The Competition and Markets Authority (CMA) declared victory as the High Court confirmed the standard of evidence needed to secure warrants to search domestic premises.  The Competition Appeal Tribunal (CAT) had refused to grant a domestic search warrant to the CMA in connection with a cartel investigation.  It held in a judgment of October 2023 (the CAT Judgment) that a “higher order of scrutiny” [1] was required for domestic warrants than for business premises warrants, in order to protect individuals’ rights to a private and family life under Art. 8 of the European Convention on Human Rights (ECHR).

On 25 May 2023, the High Court ordered that an individual disqualified by the Competition and Markets Authority (CMA) may continue as the director of Cantillon, a construction company fined £1.92 million for its involvement in a bid-rigging cartel.[1]  The High Court’s Order—which was opposed by the CMA—is the fourth time since 2019 that the Court has granted an exemption from a director disqualification undertaking obtained by the CMA.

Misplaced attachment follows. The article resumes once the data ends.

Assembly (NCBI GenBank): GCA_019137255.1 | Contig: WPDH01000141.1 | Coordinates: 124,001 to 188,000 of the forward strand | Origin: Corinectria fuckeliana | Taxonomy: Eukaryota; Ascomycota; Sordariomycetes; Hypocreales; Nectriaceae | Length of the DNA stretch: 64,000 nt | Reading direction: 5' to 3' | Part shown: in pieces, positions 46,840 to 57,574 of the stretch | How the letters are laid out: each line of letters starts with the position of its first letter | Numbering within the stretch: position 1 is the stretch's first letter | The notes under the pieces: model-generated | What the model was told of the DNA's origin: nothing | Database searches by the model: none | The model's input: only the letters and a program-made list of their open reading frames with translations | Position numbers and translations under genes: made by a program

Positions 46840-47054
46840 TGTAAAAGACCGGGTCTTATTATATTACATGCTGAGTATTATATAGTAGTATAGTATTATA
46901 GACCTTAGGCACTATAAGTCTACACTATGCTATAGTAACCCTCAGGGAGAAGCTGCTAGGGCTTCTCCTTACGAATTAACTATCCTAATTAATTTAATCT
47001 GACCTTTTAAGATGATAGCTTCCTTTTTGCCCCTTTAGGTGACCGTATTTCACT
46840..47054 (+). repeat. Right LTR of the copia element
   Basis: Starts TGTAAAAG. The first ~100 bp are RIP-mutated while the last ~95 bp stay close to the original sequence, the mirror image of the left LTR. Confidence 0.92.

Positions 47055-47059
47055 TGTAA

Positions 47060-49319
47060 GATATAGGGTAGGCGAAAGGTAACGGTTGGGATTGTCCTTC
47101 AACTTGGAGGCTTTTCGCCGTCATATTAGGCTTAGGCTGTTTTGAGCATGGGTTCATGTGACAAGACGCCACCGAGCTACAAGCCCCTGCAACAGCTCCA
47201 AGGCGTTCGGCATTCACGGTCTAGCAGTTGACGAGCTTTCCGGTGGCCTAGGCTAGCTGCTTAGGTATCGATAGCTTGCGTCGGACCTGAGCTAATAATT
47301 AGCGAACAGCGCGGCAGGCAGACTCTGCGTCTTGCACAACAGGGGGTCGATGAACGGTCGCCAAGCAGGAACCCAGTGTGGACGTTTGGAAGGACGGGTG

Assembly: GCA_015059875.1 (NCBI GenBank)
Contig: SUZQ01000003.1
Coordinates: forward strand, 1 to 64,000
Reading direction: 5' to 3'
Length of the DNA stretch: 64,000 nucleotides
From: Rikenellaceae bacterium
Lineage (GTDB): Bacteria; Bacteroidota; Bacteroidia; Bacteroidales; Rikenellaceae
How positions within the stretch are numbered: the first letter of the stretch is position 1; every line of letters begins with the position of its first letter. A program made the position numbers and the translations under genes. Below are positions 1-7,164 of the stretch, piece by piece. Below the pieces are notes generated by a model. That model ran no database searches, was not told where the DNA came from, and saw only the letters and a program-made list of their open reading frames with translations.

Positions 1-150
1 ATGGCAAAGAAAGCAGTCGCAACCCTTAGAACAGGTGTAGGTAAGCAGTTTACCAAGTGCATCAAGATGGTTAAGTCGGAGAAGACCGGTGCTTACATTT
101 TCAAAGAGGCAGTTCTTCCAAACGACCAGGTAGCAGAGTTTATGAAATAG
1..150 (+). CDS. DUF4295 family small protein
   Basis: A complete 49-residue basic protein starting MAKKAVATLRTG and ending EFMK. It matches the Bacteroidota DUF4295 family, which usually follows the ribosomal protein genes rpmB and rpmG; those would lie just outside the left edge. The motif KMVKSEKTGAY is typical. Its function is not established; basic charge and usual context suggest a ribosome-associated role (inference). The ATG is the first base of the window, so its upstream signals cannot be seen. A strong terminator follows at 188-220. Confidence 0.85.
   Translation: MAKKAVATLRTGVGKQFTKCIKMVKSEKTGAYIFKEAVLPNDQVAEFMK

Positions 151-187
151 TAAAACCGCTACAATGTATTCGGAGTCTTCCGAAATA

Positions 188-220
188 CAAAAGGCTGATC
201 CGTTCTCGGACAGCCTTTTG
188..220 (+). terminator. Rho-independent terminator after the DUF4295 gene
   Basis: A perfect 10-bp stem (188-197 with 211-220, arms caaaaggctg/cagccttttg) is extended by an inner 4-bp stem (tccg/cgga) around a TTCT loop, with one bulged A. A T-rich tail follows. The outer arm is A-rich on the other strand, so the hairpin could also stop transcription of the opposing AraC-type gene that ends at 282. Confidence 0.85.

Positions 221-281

On February 28, 2023, the UK’s Competition and Markets Authority (“CMA”) demonstrated its thought leadership in the integration of sustainability and competition policy by publishing draft guidance (“Draft UK Guidelines”) on the application of competition rules to agreements between competitors to tackle environmental sustainability objectives.[1]

The Competition Appeal Tribunal (CAT) has granted a claim for damages by Achilles Information Limited (“Achilles”) against Network Rail Infrastructure Limited (“Network Rail”).[1]  The Judgment is the CAT’s first damages award arising from a standalone claim since 2016,[2] and follows the CAT’s earlier finding that Network Rail had breached Chapter 1 and Chapter 2 of the Competition Act 1998 (the“Act”).[3]